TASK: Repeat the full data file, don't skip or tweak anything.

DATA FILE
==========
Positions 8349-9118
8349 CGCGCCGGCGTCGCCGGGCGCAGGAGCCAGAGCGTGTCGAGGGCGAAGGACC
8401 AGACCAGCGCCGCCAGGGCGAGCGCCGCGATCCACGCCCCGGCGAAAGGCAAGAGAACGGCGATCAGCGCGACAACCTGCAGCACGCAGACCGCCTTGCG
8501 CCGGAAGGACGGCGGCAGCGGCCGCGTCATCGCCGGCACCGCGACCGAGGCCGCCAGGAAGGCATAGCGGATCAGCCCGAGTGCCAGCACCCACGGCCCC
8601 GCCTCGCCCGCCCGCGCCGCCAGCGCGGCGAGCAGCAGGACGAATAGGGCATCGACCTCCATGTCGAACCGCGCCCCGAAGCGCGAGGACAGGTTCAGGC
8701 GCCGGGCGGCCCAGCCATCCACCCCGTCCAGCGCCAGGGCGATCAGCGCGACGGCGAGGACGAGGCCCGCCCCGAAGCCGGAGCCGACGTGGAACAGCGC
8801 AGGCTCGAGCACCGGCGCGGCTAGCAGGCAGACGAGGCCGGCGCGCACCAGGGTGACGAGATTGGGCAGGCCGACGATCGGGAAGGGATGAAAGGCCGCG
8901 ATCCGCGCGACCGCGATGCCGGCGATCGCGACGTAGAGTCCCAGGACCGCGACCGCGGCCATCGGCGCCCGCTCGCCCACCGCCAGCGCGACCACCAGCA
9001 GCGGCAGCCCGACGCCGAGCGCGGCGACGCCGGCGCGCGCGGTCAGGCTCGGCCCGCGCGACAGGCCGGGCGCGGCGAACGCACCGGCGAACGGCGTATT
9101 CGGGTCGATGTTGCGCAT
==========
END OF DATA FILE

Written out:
Positions 8349-9118
8349 CGCGCCGGCGTCGCCGGGCGCAGGAGCCAGAGCGTGTCGAGGGCGAAGGACC
8401 AGACCAGCGCCGCCAGGGCGAGCGCCGCGATCCACGCCCCGGCGAAAGGCAAGAGAACGGCGATCAGCGCGACAACCTGCAGCACGCAGACCGCCTTGCG
8501 CCGGAAGGACGGCGGCAGCGGCCGCGTCATCGCCGGCACCGCGACCGAGGCCGCCAGGAAGGCATAGCGGATCAGCCCGAGTGCCAGCACCCACGGCCCC
8601 GCCTCGCCCGCCCGCGCCGCCAGCGCGGCGAGCAGCAGGACGAATAGGGCATCGACCTCCATGTCGAACCGCGCCCCGAAGCGCGAGGACAGGTTCAGGC
8701 GCCGGGCGGCCCAGCCATCCACCCCGTCCAGCGCCAGGGCGATCAGCGCGACGGCGAGGACGAGGCCCGCCCCGAAGCCGGAGCCGACGTGGAACAGCGC
8801 AGGCTCGAGCACCGGCGCGGCTAGCAGGCAGACGAGGCCGGCGCGCACCAGGGTGACGAGATTGGGCAGGCCGACGATCGGGAAGGGATGAAAGGCCGCG
8901 ATCCGCGCGACCGCGATGCCGGCGATCGCGACGTAGAGTCCCAGGACCGCGACCGCGGCCATCGGCGCCCGCTCGCCCACCGCCAGCGCGACCACCAGCA
9001 GCGGCAGCCCGACGCCGAGCGCGGCGACGCCGGCGCGCGCGGTCAGGCTCGGCCCGCGCGACAGGCCGGGCGCGGCGAACGCACCGGCGAACGGCGTATT
9101 CGGGTCGATGTTGCGCAT